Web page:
If it were not for the rail-thin frame of 42-year-old Krishna Neupane, it would be hard to believe that he had lost 56 kilos during his eight-month detention in Malaysia. From an overweight 94 kilos, he now weighs 38 kilos, which puts him in the category of ‘severely malnourished’. But this drastic change in his weight is not surprising considering what he had to go through in detention: arbitrary beating, starvation and constant humiliation. He was repeatedly forced to strip naked, and then made to walk on his bare knees; he was also denied timely food. Neupane, who had entered Malaysia illegally, was clearly in the wrong. Yet that does not justify the inhumane treatment meted out by Malaysian security forces to detainees like Neupane—whatever their crimes—in clear breach of the UN convention against torture. Currently around 500 Nepalis are holed up in various detention centers in Malaysia, for either entering the country illegally or breaching other visa requirements. Another 350 Nepalis are in other Malaysian prisons for crimes like murder and drug smuggling.
The testimonies of those who have had the good fortune of being able to return to Nepal suggest that the practice of torture is pervasive in Malaysian prisons and detention centers. Last October, 270 Nepali migrants were rescued from captivity and repatriated at the initiative of Nepal government and some big Malaysian employers. It might not be possible to bring back those convicted of serious crimes. But prisoners too are human beings who are entitled to dignified life. In the case of the 500 Nepalis in various detention centers for visa-related crimes, Nepal should keep engaging the Malaysian government and major Malaysian employers to work out ways for their safe release and repatriation—as it successfully did back in October. The October return of 270 workers showed that if Nepal is willing to make some noise, Malaysia will be willing to listen.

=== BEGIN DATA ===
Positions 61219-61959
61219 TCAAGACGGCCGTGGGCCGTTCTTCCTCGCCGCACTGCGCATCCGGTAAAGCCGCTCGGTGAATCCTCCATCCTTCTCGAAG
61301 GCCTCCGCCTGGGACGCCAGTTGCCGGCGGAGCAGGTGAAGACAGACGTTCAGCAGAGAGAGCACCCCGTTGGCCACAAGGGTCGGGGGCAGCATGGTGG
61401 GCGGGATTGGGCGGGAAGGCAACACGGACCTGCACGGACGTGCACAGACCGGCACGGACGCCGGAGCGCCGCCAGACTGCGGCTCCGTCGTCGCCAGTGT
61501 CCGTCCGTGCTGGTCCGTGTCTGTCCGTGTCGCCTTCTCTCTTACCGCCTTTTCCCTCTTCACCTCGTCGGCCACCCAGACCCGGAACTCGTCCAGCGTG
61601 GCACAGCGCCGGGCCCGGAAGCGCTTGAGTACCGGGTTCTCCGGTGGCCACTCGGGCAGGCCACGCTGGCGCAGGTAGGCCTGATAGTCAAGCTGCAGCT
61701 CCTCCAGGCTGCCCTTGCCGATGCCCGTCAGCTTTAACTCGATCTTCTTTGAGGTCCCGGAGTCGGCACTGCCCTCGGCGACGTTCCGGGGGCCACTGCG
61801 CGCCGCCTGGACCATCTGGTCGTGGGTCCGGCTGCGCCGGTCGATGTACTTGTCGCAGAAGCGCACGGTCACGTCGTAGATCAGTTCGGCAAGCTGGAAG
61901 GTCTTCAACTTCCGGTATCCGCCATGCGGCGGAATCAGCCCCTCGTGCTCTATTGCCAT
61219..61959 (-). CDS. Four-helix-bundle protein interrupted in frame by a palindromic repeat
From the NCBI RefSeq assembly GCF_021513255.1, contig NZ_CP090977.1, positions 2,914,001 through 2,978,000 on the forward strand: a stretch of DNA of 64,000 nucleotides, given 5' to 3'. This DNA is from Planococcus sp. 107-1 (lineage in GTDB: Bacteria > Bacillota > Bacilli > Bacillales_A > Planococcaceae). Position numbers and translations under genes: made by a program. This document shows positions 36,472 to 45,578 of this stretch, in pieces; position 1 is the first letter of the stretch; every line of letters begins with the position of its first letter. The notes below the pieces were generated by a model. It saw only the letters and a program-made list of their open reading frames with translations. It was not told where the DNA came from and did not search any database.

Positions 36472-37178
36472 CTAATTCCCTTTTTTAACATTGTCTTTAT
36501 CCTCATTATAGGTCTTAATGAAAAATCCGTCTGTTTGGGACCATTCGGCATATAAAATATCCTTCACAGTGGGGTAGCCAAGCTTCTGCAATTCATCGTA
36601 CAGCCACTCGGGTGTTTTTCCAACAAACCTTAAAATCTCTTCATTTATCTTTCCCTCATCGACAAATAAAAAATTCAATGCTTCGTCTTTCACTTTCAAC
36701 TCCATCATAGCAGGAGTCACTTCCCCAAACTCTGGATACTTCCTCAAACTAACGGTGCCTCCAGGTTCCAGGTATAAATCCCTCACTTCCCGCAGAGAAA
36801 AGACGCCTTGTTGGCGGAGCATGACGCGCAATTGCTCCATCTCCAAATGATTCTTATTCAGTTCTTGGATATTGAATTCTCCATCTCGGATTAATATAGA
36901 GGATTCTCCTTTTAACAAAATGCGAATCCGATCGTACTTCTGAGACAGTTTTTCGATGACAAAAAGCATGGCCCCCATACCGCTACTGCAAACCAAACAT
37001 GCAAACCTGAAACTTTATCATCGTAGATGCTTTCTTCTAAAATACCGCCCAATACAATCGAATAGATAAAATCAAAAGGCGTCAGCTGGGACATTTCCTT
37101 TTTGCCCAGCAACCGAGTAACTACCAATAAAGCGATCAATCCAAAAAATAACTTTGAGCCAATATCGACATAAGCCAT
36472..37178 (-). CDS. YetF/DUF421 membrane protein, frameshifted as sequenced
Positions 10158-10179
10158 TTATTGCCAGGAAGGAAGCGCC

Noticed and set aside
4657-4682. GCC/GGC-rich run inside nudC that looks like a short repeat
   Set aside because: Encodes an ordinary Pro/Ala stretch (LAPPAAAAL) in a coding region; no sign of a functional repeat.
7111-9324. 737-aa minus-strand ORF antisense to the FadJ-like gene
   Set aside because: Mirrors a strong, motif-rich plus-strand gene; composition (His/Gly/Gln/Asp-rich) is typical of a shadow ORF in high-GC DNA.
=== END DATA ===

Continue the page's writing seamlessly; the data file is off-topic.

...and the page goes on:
This is also why, in light of the recently publicized cases of torture of Nepalis in Malaysia, Nepal must make Kuala Lumpur aware of its displeasure and ask it to make amends. It can do so in many ways. Around 700,000 Nepalis are currently working in Malaysia. According to the Nepali embassy in Kuala Lumpur, one Nepali is killed every single day in the Malaya Kingdom; some 3,000 Nepali nationals have died there since 2003. Clearly, something is amiss. But so many Nepalis would not be in trouble if they were not in Malaysia illegally. Many continue to grave risks to get there. It will be impossible to stop them all. But a huge progress would have been made if there could be more transparency in paperwork between employers and workers. Often, the workers are promised far better terms than what they actually get on their arrival in Malaysia. There are so many little things which, taken together, could vastly improve the lives of Nepali migrants workers in Malaysia. Encouraged by last year’s success at repatriation of stranded Nepali detainees, Sushil Koirala and his ministers should keep nudging Malaysia to do more to protect and respectfully treat Nepalis there.